But I am saying this: that when you come to know Jesus as your personal Savior, you will find that Jesus chooses to present Himself to us to those who are in need. And those who are desperately hoping to be connected with us. I believe that the idea of separating personal relationship with Christ with personal relationships with those in need is something that I am not ready to go along with. I see them tied up together.

So I'm not suggesting that personal relationships with others is a substitute for a personal relationship with Christ, I am saying that a personal relationship with Christ inevitably leads to and involves an intimate relationship with those who are poor, that are needy, that are depressed, and I think that when we look at Matthew 25 that's what He's saying to us."

CP: Since stating that you no longer consider yourself an evangelical, what sort of feedback or even backlash have you received?

Campolo: I think I've gotten a lot of backlash. The thing that I failed to communicate, and that's why I am glad to have this interview, is that I am still — if you mean by "evangelical" a set of convictions and beliefs — then I am an evangelical.

I believe that these are the three characteristics that for me define somebody with evangelical beliefs. First, I believe that salvation comes from having a personal transformative relationship with the resurrected Christ. That the same Jesus who died on the cross and took upon Himself my sin and the sins of others who would repent that same Jesus resurrected is a living presence and to become a Christian you have to invite Him into your life to establish a kind of biological relationship with Him.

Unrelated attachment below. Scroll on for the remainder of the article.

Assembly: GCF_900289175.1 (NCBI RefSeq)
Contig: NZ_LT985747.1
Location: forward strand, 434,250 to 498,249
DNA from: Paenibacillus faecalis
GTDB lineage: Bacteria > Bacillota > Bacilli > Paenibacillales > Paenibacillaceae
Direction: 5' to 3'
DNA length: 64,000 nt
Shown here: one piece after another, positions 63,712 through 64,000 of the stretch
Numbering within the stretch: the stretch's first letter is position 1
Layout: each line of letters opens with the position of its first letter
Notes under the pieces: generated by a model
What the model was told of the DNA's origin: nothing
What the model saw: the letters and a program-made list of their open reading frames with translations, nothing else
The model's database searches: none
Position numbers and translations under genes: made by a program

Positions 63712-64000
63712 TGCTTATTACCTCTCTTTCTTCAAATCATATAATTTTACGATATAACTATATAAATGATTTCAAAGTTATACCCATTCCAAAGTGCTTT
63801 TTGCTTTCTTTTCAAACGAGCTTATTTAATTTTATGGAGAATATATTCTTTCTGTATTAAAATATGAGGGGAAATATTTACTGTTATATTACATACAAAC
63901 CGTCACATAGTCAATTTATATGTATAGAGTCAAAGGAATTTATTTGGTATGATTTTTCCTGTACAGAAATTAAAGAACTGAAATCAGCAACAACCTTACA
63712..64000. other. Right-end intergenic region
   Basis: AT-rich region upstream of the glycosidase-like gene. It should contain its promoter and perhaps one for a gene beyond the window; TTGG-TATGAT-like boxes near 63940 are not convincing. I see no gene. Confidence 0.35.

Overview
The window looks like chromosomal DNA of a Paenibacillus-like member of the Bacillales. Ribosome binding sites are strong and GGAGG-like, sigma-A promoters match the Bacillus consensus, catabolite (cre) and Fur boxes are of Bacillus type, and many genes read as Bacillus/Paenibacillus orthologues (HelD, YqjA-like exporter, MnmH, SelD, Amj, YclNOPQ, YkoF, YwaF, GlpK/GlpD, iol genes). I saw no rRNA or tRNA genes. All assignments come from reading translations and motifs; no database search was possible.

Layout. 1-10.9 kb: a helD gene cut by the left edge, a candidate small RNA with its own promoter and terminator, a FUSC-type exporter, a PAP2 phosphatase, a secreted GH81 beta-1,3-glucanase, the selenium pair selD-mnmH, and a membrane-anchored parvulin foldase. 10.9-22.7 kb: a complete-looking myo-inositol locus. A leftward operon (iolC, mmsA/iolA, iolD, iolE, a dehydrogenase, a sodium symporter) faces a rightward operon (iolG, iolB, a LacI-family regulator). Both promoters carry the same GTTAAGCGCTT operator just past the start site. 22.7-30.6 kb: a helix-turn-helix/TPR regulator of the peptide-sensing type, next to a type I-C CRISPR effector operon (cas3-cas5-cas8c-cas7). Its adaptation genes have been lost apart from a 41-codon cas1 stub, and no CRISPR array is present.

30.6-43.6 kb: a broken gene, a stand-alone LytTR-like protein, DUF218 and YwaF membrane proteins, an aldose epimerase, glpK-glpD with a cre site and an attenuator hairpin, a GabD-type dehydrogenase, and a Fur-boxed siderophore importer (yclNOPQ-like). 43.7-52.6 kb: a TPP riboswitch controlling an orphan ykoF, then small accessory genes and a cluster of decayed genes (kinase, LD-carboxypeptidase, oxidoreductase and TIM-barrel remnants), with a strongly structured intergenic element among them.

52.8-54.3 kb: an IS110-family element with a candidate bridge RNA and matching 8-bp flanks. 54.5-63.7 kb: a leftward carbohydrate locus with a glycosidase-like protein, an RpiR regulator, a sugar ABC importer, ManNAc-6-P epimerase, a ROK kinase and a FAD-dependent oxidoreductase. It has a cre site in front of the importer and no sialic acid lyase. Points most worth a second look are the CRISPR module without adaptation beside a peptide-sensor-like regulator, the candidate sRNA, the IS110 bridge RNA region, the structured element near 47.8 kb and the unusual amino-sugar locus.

You got to surrender and invite Him to invade you, to possess you, to transform you. Just accepting a theological proposition is not enough, there has to be a surrender to the person to the influx of Christ into their mind and heart and soul.

Second thing is there is the Apostles' Creed. I have said it seems ever since I was a young guy that the Apostles Creed for me sums up the basic doctrines of what one has to believe to be a Christian and specifically to be an evangelical. And it says everything accept one thing, which I think has to be added and this is the third point: I believe that you have to have a high view of Scripture.

You cannot look at the Bible and say it's an inspiring book, you can't look at the Bible and say its great Christian literature, you can't look at the Bible and say its interesting religious thought. But I think you have to believe, if you're going to have evangelical beliefs, you have to believe that the Bible was written by men into whom the Holy Spirit, the third member of the Trinity, invaded and possessed them, and guided what they wrote.

Those three things. So far as being evangelical in theology is concerned, they are the things that I believe. So in that sense, I am still an evangelical when it comes to faith practices and faith beliefs. What I am trying to communicate, and I think a lot of people would agree with me, is that the word "evangelical" has become politicized in a way that causes some of us to be alarmed. This has to do a great deal with what is presently going on in the political scene here in the United States.

When the word evangelical becomes synonymous with being in the Donald Trump camp, I have a problem with that. Just as much as I have a problem with being evangelical is putting you in the Hillary Clinton camp.

I think to tie up the Christian faith with any political ideology is in fact to distort what we are and I think it verges on idolatry. When we remake God in our own political image, I think we have really some serious problems. So that becomes a big thing with me and that's why I think the word has lost a lot of the meaning it once had.

Follow Michael Gryboski on Facebook: michael.gryboskiFollow Michael Gryboski on Twitter: MichaelGryboskiCP